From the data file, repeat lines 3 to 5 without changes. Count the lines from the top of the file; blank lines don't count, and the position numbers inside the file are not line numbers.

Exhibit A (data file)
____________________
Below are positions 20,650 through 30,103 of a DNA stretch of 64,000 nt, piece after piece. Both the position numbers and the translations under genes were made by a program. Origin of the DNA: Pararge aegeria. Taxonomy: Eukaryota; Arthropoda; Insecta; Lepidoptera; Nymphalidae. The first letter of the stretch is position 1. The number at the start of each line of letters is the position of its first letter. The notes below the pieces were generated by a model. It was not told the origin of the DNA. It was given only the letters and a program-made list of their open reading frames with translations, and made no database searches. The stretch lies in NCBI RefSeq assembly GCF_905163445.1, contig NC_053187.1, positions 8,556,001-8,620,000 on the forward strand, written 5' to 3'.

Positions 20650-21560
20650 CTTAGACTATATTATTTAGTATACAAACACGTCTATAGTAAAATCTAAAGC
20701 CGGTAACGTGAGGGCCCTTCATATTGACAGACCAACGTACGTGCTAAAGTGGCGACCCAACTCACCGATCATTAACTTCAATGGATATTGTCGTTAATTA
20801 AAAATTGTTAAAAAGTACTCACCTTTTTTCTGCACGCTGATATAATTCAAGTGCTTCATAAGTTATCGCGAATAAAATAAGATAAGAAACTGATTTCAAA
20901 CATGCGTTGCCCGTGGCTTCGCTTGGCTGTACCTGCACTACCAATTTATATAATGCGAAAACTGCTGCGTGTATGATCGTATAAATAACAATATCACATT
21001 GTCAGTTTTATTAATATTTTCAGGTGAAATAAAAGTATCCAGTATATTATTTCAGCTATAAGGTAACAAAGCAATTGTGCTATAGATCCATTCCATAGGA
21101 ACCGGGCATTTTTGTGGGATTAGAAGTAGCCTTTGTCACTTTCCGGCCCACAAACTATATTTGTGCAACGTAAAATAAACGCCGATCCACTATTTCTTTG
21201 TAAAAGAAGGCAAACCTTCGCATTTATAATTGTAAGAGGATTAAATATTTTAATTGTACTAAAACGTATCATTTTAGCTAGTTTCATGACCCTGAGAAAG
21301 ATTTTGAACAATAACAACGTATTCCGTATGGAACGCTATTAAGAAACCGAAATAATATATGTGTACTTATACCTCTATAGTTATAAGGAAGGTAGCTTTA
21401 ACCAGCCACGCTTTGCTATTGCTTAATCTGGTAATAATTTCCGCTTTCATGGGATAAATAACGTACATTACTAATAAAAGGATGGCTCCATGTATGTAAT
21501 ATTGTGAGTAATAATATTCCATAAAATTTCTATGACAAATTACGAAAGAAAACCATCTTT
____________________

20650 CTTAGACTATATTATTTAGTATACAAACACGTCTATAGTAAAATCTAAAGC
20701 CGGTAACGTGAGGGCCCTTCATATTGACAGACCAACGTACGTGCTAAAGTGGCGACCCAACTCACCGATCATTAACTTCAATGGATATTGTCGTTAATTA
20801 AAAATTGTTAAAAAGTACTCACCTTTTTTCTGCACGCTGATATAATTCAAGTGCTTCATAAGTTATCGCGAATAAAATAAGATAAGAAACTGATTTCAAA